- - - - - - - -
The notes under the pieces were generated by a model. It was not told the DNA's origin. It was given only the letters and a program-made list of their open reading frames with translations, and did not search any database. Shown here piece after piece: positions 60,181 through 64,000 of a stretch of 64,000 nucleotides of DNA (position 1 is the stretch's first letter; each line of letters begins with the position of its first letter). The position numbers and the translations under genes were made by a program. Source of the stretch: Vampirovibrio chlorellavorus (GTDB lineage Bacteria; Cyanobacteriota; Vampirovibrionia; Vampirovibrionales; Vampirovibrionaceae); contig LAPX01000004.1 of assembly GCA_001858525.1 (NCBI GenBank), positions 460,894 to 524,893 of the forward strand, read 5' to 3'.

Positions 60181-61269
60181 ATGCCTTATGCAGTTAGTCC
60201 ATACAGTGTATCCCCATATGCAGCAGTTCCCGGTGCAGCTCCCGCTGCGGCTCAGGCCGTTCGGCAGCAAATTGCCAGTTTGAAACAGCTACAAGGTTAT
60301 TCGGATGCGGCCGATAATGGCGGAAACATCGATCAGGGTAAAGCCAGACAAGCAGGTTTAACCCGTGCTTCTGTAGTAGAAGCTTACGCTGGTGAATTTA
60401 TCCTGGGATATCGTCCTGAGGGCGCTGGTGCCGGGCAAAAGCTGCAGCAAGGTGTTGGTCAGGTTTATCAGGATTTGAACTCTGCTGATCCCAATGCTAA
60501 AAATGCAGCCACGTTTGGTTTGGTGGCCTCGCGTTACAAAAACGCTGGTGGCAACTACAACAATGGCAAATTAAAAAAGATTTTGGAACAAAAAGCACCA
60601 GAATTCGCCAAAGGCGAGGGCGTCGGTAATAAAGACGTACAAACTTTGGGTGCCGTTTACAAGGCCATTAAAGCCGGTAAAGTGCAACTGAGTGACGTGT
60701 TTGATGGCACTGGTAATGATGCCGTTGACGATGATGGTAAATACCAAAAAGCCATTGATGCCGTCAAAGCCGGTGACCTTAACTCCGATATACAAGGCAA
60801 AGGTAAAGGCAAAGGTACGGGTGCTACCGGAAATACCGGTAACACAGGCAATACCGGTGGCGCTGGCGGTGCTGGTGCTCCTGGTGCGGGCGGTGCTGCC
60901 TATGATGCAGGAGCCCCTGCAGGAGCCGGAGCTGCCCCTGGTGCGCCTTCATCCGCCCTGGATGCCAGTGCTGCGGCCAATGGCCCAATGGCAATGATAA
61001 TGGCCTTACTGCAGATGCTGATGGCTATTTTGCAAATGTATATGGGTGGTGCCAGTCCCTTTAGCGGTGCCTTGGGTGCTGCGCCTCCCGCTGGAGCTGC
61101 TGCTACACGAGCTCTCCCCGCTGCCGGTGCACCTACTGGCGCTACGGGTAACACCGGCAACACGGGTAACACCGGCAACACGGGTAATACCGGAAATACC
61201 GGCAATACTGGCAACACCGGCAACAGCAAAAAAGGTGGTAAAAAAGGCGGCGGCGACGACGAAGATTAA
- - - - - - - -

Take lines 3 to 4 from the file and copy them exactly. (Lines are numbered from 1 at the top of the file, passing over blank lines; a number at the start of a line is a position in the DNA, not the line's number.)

60181 ATGCCTTATGCAGTTAGTCC
60201 ATACAGTGTATCCCCATATGCAGCAGTTCCCGGTGCAGCTCCCGCTGCGGCTCAGGCCGTTCGGCAGCAAATTGCCAGTTTGAAACAGCTACAAGGTTAT